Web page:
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OLEDs are organic light-emitting diodes. They generate light from thin organic layers of molecules, use less energy than conventional inorganic LEDs and have a longer lifespan. Due to being very flexible, transparent and extremely thin, key applications include new display technology and novel lamps. This innovation from Saxony is so impressive that it is now used by South Korean electronics giant Samsung in most of its mobile phone and tablet displays. Research by scientists at TU Dresden underpins the technology, which was developed for the market by technology firm Novaled, a spin-off venture of the university’s Institute for Applied Photophysics and the Fraunhofer Institute for Photonic Microsystems in Dresden. Samsung acquired the Saxony-based company in 2013.

From three-man enterprise to Samsung subsidiary – aided by the city and region

Launched in 2001 in a tiny start-up office in Dresden’s vibrant Neustadt district, Novaled has since grown into an internationally recognised company that employs 140 people around the world. Its founders are physicists Prof. Karl Leo, Dr Martin Pfeiffer and Dr Jan Blochwitz-Nimoth. “The Dresden Model, which TU Dresden uses to support spin-off ventures, was fundamental to setting up our company,” explains Blochwitz-Nimoth. “We were able to secure our patents via TU Dresden’s own knowledge transfer company and in turn the university enjoys a share in our commercial success.” The 42-year-old physicist and winner of the German Future Prize praises this American-style approach, without which the spin-off would have been impossible. Novaled currently holds over 500 patents related to synthetic light sources. Blochwitz-Nimoth says that the second key factor in the company’s successful development was support from the state of Saxony in the form of targeted research funding. “The City of Dresden was also very committed and provided hands-on assistance in finding suitable premises in Dresden’s BioInnovationszentrum and equipping the lab,” adds Anke Lemke, who has been an employee from day one.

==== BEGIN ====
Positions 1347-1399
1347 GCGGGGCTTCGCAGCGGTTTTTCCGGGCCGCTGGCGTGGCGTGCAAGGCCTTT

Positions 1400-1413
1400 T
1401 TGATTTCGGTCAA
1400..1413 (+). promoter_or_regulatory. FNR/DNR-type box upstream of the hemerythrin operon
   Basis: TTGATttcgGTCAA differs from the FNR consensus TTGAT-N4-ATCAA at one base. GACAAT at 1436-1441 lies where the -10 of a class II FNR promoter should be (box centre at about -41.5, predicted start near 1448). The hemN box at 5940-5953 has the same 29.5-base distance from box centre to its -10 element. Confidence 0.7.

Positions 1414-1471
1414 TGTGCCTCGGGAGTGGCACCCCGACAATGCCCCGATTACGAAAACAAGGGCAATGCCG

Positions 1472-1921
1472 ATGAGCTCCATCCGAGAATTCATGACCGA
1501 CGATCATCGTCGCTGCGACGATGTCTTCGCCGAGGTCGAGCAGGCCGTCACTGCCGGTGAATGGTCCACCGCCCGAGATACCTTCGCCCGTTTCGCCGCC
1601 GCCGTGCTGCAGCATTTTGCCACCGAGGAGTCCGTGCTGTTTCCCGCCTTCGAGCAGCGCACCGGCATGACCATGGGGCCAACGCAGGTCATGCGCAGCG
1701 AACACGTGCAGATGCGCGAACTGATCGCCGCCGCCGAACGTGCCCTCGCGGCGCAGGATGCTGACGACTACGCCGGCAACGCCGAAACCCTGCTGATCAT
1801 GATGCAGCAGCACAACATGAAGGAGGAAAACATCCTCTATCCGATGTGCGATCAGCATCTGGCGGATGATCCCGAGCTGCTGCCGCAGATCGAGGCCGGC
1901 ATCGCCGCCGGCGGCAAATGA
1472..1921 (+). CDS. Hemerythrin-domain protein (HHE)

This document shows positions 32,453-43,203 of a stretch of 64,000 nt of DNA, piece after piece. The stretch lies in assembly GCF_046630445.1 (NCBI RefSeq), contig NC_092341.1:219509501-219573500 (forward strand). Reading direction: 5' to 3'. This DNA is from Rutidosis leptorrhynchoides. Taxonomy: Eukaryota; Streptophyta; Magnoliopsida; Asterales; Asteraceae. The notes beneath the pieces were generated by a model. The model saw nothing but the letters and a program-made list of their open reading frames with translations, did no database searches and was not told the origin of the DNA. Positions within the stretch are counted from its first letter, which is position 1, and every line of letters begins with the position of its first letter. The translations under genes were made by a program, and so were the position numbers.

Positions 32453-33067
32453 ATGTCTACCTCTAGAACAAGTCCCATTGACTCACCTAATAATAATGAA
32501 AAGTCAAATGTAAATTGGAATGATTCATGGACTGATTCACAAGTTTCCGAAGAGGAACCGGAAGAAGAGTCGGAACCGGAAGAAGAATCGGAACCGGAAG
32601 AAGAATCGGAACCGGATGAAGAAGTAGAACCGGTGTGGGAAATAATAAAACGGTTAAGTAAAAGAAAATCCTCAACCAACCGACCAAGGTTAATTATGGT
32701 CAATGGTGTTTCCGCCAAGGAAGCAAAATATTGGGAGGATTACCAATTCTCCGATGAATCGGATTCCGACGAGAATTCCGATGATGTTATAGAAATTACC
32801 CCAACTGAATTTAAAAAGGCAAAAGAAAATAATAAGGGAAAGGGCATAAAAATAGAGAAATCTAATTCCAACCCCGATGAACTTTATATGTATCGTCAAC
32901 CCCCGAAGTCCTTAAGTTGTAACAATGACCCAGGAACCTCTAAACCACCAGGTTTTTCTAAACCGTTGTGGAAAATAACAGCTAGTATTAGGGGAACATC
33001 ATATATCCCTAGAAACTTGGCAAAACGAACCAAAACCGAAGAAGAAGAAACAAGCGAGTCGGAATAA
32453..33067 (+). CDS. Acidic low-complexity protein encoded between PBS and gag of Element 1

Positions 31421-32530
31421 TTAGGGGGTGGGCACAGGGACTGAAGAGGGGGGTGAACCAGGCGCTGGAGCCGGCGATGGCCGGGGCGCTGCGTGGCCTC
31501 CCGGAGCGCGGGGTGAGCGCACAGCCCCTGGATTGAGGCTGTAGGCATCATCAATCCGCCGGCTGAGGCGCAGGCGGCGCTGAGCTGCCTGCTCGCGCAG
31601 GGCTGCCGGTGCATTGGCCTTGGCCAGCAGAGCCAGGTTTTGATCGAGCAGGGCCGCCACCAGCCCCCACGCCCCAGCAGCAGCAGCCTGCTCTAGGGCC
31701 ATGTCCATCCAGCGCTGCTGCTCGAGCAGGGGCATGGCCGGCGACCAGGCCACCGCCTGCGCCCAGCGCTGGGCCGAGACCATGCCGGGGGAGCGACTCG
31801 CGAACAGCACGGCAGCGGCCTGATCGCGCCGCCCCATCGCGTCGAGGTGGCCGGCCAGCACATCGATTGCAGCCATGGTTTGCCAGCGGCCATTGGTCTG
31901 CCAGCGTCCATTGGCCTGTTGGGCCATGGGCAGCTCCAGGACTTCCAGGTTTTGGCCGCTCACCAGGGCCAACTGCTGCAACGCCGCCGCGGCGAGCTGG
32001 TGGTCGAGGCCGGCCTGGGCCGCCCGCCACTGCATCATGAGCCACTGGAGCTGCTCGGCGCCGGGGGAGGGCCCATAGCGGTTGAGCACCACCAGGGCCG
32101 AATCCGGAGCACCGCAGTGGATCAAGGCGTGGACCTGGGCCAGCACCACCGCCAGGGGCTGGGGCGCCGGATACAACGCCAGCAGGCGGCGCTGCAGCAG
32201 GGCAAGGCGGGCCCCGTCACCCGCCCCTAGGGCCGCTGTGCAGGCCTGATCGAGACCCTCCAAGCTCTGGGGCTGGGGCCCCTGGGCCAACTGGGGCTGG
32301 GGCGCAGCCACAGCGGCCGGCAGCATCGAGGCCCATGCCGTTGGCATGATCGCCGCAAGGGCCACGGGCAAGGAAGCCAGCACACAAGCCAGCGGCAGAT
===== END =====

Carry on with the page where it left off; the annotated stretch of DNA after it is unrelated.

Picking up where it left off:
The right mix for success: scientific curiosity, strong commercial awareness and an open culture

With around 40 companies and 17 research institutions, Saxony now has Europe’s largest cluster of organic electronics enterprises. It is also one of the top five locations internationally. Some 3,000 people are involved in research or working in this area in Saxony, with market experts predicting huge growth potential for the sector. Novaled achieved its breakthrough with the help of employees from 11 countries. The team is agile and highly adept at interdisciplinary thinking in the fields of physics, chemistry and engineering, while also working closely with customers. These strengths are supported by a modern management structure and an open corporate culture that encourages discussion.

 Photos: Novaled